Thus, sustainability calls into question the limits of growth. Can we imagine a healthy community without economic growth? Is economic development only possible when there is economic growth? Are gains in human welfare dependent upon increases in income and material standards of living? Where do markets and the market economy fit when sustainable development is the strategy? Is capitalism compatible with sustainable development and, if so, under what terms? What fundamental human needs need be met for a community to be considered healthy? This list could go on. The bottom line is that sustainability raises some very fundamental questions about how we see ourselves in relation to each other and the world around us.

This is obviously a bigger set of questions than I can deal with in twenty minutes. But it provides the context within which I will explore the idea of a healthy community. The health of our economy, our environment, and humans, both individually and collectively, are closely interrelated. I often introduce myself as a recovering economist. This is not meant to disparage the discipline. It is, however, meant to convey that I am not what you would call a mainstream economist. My strongest professional affiliation is community development and my focus is community sustainability.

Sustainability is often viewed within the context of the three E’s – economy, environment, and equity – or the three P’s – people, planet, and profit. A related approach in the business or private sector is the triple bottom line of sustainability, which maintains that practices that are positive socially and environmentally are also good for the bottom line of profits. The typical sustainability framework, and this is true at the community level, emphasizes three interrelated policy goals that reflect this tripartite view.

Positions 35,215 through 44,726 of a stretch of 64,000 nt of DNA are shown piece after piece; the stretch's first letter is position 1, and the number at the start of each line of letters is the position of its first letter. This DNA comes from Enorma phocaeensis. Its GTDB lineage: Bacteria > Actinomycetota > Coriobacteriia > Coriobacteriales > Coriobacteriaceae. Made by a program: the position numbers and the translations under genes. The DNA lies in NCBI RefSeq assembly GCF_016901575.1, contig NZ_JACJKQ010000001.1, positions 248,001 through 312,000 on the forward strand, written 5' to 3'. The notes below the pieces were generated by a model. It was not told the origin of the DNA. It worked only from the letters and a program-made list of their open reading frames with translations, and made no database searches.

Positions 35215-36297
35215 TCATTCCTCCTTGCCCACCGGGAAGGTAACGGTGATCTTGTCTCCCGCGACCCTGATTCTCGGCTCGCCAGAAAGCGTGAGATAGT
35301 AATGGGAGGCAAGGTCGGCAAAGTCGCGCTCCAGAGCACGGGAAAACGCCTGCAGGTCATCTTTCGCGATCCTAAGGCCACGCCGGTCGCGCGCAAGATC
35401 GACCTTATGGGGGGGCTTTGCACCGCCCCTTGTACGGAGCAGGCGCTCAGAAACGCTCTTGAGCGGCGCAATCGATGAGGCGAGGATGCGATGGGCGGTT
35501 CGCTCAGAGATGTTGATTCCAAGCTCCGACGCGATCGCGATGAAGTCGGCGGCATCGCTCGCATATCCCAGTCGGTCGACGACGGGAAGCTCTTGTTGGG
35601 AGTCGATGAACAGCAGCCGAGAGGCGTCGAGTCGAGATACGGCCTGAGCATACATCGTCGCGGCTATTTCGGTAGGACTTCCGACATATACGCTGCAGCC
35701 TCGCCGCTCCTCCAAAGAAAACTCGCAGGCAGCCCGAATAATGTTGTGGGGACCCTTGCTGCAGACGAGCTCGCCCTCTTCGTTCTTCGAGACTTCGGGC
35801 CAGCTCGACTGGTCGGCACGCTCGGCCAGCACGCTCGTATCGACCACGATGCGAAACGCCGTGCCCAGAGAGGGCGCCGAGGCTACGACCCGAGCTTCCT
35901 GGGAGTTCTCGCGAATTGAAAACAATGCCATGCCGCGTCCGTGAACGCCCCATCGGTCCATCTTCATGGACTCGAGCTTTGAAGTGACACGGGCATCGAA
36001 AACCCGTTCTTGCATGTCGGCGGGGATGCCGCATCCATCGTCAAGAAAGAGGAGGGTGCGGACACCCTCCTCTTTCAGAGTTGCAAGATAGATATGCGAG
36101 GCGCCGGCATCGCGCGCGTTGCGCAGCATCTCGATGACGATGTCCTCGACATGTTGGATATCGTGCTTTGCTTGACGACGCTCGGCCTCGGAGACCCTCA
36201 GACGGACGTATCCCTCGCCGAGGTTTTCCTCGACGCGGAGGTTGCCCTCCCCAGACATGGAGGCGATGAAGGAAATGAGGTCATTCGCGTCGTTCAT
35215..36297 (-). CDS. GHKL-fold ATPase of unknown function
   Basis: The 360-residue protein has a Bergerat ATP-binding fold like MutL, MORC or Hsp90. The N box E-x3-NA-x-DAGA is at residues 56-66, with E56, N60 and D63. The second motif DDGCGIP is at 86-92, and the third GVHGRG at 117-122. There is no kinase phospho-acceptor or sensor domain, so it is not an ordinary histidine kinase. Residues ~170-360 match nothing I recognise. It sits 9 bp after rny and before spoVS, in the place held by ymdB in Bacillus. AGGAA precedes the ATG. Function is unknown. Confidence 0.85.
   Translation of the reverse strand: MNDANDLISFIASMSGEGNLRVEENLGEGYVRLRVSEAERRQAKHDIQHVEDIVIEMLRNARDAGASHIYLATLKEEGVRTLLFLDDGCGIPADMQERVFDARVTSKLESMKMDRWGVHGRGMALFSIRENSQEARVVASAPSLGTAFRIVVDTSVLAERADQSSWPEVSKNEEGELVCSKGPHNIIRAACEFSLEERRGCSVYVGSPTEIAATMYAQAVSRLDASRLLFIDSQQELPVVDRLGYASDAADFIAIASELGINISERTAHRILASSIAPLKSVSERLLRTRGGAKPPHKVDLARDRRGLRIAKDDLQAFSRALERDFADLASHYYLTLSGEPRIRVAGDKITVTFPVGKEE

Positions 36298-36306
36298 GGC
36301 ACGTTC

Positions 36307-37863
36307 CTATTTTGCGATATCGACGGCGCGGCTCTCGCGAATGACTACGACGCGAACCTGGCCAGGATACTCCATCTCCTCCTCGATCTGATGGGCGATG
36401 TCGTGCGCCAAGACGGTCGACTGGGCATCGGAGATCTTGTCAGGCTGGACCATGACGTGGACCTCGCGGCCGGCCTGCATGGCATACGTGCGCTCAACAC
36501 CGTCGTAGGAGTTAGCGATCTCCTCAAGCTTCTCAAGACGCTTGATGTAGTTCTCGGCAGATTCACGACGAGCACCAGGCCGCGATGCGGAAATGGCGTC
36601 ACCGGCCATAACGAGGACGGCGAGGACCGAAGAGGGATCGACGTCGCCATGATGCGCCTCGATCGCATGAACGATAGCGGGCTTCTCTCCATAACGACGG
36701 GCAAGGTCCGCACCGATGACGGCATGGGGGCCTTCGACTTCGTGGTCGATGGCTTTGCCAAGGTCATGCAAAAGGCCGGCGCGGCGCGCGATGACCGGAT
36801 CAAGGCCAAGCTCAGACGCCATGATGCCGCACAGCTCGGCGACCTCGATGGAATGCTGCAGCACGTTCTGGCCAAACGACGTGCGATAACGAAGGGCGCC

The first is the notion of sustainable scale. It focuses on the size and functioning of the economy and its “throughput” of resources relative to the health of both the supporting ecosystem and its human residents. This looks at depletion of resources on one side of the equation and pollution and waste streams that result from production and consumption decisions on the other side. The second is the idea of just distribution or equity. This focuses on whether peoples’ fundamental human needs are being met and identifying and removing barriers that prevent this from happening. The third is an emphasis on the efficient allocation of resources. Markets are the mechanism of choice in this case, but they need to be structured in ways to minimize the impacts of “market failure” due to external costs, provision of public goods such as clean air and water, and so on. These three policy goals are listed in their order of implementation. Policies to ensure sustainable scale and just distribution are preconditions for efficient allocation.

We are clearly moving toward a new economy. It remains to be seen what this economy will look like, but current approaches and descriptions include green economy, green collar economy, clean economy, post-carbon (or carbon neutral) economy, circular (recycling) economy, steady-state economy, human-scale economy, and local living economy. Similarly, there is ongoing conceptual reform within the economics profession anchored around these ideas: adjusting economic scale, shifting from growth to development, making prices tell the ecological truth, accounting for nature’s contribution (valuing ecosystem services), applying the precautionary principle (to assess technological change), revitalizing the management of the commons (open access resources), and valuing women.